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Bacteria Found on Airplanes Can Live for Days

Update Date: May 20, 2014 09:36 AM EDT

Diseases spread throughout the world when people from different regions come into contact with one another via different forms of transportation. For example, cases of the Middle East Respiratory Syndrome coronavirus (MERS) have recently shown up in in the United States after health care workers returned from Saudi Arabia. In a new study, researchers examined the bacteria content on the surfaces within an airplane. They found that bacteria tend to stay around for a few days and even up to one week.

"Many air travelers are concerned about the risks of catching a disease from other passengers given the long time spent in crowded air cabins," stated researcher Kiril Vaglenov, of Auburn University. "This report describes the results of our first step in investigating this potential problem."

For this study, Vaglenov and his research team analyzed how long two pathogens can survive in the environment of an airplane. The team used six specific parts of an airplane, which were the armrest, plastic tray table, metal toilet button, window shade, sea pocket cloth and leather, and exposed them to the pathogens, methicillin-resistant Staphylococcus aureus (MRSA) and E. coli 0157:H7. The items were then placed under typical airplane conditions.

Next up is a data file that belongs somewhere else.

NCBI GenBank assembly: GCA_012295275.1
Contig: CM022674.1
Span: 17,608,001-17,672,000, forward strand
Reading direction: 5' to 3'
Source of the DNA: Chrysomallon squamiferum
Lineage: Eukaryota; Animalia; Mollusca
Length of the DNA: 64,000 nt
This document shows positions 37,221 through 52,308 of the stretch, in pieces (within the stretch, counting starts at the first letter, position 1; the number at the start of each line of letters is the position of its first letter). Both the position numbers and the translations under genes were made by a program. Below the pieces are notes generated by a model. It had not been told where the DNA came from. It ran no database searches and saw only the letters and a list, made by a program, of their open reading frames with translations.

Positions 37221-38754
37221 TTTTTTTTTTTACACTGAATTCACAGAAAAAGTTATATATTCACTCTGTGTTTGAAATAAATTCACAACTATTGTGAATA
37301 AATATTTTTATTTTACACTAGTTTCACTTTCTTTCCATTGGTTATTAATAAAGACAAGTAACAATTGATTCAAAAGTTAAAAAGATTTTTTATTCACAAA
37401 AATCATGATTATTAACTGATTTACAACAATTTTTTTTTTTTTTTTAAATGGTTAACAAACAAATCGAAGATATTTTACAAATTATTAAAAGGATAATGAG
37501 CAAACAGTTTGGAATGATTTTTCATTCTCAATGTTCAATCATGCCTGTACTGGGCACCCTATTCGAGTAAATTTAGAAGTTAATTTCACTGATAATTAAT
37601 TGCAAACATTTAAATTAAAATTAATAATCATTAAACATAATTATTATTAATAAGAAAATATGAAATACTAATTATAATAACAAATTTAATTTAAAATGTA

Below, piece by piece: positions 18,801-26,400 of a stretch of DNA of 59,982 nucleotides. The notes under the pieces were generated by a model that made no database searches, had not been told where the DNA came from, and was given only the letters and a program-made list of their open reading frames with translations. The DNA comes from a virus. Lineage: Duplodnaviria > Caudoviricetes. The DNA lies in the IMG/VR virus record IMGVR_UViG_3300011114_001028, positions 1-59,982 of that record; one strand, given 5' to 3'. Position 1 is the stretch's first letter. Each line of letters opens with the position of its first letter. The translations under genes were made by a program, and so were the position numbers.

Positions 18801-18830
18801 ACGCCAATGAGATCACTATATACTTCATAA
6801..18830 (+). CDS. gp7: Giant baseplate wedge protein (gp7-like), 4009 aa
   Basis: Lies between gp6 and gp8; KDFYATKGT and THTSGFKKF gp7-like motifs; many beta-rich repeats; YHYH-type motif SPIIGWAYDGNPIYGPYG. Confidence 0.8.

"Our data show that both of these bacteria can survive for days on the selected types of surfaces independent of the type of simulated body fluid present, and those pose a risk of transmission via skin contact," Vaglenov said.

The researchers reported that MRSA survived the longest on the seat-back pocket. The bacteria were present on that material for 168 hours. E. coli 0157:H7 stayed the longest, at 96 hours, on the armrest. The researchers concluded that airplane surfaces need to be properly cleaned and disinfected in order to reduce the risk of transmission.

The team's next project will focus on "effective cleaning and disinfection strategies, as well as testing surfaces that have natural antimicrobial properties to determine whether these surfaces help reduce the persistence of disease-causing bacteria in the passenger aircraft cabin," Vaglenov detailed. The team is currently studying other human pathogens as well.

The study's findings were presented at the annual meeting of the American Society for Microbiology.

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